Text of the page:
With inevitable comparisons to the technical dance elements of figure skating on ice, ‘artistic roller skating’ is more difficult for a few reasons. The reinforced boot-skates on wheels are heavier for jumps and the cement surface makes for some ouch (!) landings. In programs lasting four minutes or less, a roller skater’s choreographed routine to music is judged for technical merit (height, speed, strength, and precision) and artistic merit (originality, variety, ease, and overall harmony).
‘Footwork’ is a specific aspect of this sport and it is judged separately from the artistic moves. For roller figure skating footwork, think of airplanes on runways – their approaches, take-offs and landings. But, since an approach to a jump might be backwards skating on two feet, with the left foot crossed in front of the right, the analogy ends there. Footwork connects all the hopping, spinning and jumping elements of the routine.
Head Spinning Moves
Inverted Camel Spin – The skater is on her right foot with her body and left leg extended outward parallel to the floor, rotating her hips 180 degrees, spinning upside down.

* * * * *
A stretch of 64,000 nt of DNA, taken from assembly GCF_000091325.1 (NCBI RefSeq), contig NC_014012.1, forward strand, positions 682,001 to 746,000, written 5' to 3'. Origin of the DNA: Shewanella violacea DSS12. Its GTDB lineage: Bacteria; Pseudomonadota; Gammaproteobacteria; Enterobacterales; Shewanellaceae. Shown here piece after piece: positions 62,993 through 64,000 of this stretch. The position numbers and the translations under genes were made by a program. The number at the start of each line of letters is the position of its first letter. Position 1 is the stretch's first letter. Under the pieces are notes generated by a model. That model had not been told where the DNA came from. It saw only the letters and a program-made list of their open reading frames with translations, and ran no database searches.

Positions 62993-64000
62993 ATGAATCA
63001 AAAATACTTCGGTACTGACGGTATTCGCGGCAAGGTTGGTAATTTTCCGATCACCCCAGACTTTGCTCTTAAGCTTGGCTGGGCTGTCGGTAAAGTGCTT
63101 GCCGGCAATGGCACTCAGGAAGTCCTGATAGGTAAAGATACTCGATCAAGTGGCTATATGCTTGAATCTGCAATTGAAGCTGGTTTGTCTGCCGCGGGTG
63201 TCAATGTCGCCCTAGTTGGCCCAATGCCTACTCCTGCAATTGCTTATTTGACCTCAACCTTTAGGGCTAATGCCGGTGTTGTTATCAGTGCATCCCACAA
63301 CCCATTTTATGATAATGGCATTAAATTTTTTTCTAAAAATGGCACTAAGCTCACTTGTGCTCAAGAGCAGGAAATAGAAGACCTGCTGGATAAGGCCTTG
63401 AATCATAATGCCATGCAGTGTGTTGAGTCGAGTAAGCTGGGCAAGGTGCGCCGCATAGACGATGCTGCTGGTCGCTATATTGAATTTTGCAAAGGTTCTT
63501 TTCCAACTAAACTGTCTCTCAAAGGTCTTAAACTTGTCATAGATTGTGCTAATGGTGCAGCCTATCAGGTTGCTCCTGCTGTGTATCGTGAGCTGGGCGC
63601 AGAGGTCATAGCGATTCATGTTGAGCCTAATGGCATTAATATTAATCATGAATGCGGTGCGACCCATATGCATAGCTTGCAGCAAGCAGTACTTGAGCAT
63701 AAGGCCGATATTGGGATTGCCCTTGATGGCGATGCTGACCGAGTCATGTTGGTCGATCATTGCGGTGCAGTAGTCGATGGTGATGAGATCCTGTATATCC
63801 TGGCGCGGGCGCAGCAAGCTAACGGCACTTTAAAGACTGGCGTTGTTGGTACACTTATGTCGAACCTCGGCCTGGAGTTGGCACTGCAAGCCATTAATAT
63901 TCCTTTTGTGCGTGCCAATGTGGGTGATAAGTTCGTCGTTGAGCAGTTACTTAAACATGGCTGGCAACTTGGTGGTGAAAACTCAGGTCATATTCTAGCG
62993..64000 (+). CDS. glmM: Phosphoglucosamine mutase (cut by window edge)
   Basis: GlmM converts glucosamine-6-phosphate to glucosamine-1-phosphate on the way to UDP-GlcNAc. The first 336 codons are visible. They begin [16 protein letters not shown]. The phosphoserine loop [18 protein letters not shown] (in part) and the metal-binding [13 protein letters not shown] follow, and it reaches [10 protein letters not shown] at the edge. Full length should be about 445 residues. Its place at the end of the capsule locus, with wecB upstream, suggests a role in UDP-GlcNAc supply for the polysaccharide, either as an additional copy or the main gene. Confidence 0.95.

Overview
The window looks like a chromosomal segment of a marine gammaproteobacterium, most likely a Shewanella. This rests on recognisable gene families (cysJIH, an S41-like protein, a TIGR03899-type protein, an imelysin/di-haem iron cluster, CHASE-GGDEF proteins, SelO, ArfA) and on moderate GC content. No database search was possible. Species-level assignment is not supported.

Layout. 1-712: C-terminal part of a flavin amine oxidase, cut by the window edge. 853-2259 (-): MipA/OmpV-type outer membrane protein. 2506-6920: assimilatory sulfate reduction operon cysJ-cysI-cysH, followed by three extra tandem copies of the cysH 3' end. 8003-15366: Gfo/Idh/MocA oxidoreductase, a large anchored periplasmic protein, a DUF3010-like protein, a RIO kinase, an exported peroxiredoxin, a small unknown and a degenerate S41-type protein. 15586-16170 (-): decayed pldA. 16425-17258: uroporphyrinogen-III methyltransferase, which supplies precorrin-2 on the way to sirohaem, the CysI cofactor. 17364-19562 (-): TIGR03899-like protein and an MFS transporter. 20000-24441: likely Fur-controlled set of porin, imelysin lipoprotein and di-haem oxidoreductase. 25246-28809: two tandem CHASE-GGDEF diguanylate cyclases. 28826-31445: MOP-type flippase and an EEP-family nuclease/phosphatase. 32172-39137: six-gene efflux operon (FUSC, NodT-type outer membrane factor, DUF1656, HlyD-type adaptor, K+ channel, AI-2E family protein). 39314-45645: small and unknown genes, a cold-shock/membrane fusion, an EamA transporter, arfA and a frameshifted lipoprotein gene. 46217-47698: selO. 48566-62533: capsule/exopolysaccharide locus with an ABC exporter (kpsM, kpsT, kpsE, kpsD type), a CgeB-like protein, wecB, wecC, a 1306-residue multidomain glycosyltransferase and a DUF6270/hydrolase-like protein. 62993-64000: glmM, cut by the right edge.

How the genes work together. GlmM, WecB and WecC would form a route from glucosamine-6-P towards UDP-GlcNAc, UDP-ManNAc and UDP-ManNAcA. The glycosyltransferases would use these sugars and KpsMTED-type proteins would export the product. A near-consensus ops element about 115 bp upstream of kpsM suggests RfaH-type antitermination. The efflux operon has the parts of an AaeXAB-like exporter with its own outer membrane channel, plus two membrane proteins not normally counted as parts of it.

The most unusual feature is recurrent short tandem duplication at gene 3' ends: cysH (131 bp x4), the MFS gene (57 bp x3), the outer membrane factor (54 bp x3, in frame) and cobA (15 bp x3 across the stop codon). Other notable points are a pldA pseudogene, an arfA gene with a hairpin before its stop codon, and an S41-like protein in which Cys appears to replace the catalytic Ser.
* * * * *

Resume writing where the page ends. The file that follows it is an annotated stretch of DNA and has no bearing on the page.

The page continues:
Camel Spin – She back enters into this from a ‘travelling camel’ or by cranking a series of 3-turns with the free leg swinging wide.
Layback Spin – In this back spin, the skater’s torso and free foot point to ceiling, her back is deeply arched and her free leg extends in front.
Heel Camel Spin– She spins on the back two wheels of her skates.
Broken Ankle Camel Spin – The skater rotates on the edge of the two inner wheels.
The roller skates are equipped with tiny ‘dance plugs’ which enable the skaters to stop when the performance is complete. Total control… go figure!
Everyone who competes in the games goes into strict training. They do it to get a crown that will not last, but we do it to get a crown that will last forever. 1 Corinthians 9:25 (NIV)
TRAINING – COMPETITION – PODIUM